New Delhi: India is setting up a secure communications backbone that will ride on a proposed Armed Forces network to ensure that key government offices aren’t cut off in the event of disasters such as the 2004 tsunami or terrorist attacks such as the one in Mumbai last year.
About 5,000 offices will be connected to the Rs10,000 crore alternate optical fibre cable (OFC) network being built for the defence services by state-run Bharat Sanchar Nigam Ltd (BSNL) and Mahanagar Telephone Nigam Ltd (MTNL).
Home ministry officials said the government initiative to build this level of redundancy in the system was unprecedented and would mark a quantum leap in having secure communication lines in the face of law and order problems and disasters.
“This is the first time essential offices are being linked at the national level, and it will be operational in time of emergency,” said a senior official in the home ministry, who did not want to be identified.
The system will also be used in case regular means of communication are not considered secure enough to transmit sensitive data by offices that are given access to OFC, said a senior official in the department of telecommunications (DoT) on condition of anonymity, as he is not authorized to speak to the media.
The two state-owned telecom firms are building a 40,000km OFC network that will cost the Army and the Navy Rs8,893 crore and the Air Force Rs1,077 crore.
The alternate OFC for the Air Force, on which work has already begun, is expected to be completed by October. The Air Force is expected to move to this network by March 2010 after the necessary testing is completed.
The plan to open the network up to government offices may be discomfiting for the Armed Forces, given that the move may increase vulnerability.
“A requirement for defence forces globally is that the alternate communication network has to be secure at both the end-point and within the network,” said Varadarajan Sridhar, research fellow at Sasken Communication Technologies Ltd. “That is why optical fibre networks are built to provide secure communications the world over. But they will have to evolve some sort of mechanism so as to not allow the security requirements to cause a rise in the cost of the network.”
The Armed Forces will shift most of their communication needs to the OFC network, allowing them to vacate large amounts of scarce and valuable spectrum needed for mobile phone services in the country.
The main reason for connecting the network to the ministries and their offices is that, apart from security being ensured by virtue of this being a defence project, it won’t be dependent on the existing telecom network, another senior official said on condition of anonymity. “This OFC will be better than any private operator in reach and will have separate manpower for management, maintenance and operations.”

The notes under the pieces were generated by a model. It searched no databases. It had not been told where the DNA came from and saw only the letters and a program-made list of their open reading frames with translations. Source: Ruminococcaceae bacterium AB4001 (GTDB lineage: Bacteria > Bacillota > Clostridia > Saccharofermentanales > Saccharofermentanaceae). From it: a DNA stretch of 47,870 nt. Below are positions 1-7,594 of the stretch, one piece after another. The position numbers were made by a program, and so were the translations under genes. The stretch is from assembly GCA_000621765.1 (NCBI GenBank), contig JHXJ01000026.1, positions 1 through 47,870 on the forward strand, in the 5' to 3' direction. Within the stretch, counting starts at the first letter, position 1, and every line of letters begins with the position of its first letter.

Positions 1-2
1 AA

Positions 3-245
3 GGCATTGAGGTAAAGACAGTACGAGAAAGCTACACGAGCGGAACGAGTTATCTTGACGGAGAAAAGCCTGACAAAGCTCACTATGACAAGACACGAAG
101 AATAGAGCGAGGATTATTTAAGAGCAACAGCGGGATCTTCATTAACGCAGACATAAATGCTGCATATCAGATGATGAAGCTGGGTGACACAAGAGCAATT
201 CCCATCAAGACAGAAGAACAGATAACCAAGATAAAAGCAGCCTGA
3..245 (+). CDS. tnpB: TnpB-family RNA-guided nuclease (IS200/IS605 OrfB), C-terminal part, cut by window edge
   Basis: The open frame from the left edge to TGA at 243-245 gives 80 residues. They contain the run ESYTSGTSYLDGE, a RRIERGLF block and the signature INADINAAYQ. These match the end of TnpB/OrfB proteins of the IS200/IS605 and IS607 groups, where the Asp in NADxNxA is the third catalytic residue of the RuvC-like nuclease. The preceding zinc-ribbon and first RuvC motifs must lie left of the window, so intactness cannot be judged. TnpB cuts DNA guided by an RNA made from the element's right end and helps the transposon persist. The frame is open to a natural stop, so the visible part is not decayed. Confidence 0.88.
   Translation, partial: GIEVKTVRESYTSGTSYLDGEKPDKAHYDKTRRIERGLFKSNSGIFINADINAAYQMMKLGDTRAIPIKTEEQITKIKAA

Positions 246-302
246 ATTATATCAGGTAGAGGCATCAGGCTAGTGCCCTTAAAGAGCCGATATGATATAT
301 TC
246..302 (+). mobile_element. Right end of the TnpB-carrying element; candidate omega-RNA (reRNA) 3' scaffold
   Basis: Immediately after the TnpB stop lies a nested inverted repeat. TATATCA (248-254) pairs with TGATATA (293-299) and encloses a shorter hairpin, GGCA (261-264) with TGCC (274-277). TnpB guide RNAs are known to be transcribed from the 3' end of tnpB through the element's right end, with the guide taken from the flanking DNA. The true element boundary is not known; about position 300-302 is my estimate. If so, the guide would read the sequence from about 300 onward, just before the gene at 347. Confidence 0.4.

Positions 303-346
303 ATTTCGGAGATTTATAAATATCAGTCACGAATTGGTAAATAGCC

The Armed Forces are expected to vacate at least 45MHz of spectrum, comprising 25MHz needed for third-generation (3G) mobile services and the rest for existing 2G mobile services. Bharti Airtel Ltd, the country’s largest telecom services provider, has a maximum of 10MHz in its mobile service areas.
According to a memorandum of understanding (MoU) signed between the defence ministry and DoT, the Armed Forces will vacate the spectrum over 36 months. Two blocks of 10MHz of 3G airwaves and one block of 2G frequencies were to have been released at the time of signing the MoU, but that hasn’t taken place yet, according to an internal DoT note. The rest is to be released based on the progress made by the alternate OFC.
BSNL is expected to issue the request for participation for building OFC in a month’s time. MTNL is building the network in Delhi and Mumbai, the areas of its operation, while BSNL will execute the project in the rest of the country.
MTNL will first connect all key ministries to OFC in Delhi. The rest of the integration, with offices across the country, will take place after BSNL finishes the work. The project is mandated to be completed in 36 months after the MoU is signed.
Sridhar said costs would need to be considered carefully. “Having an alternate communication system is a good move as it relieves the traditional microwave communications (mobile telephony) in an emergency. But it has to be used prudently. This OFC has been in the pipeline for four years now, and the cost estimates have risen from Rs1,300 crore to Rs10,000 crore,” he said.
Liz Mathew contributed to this story.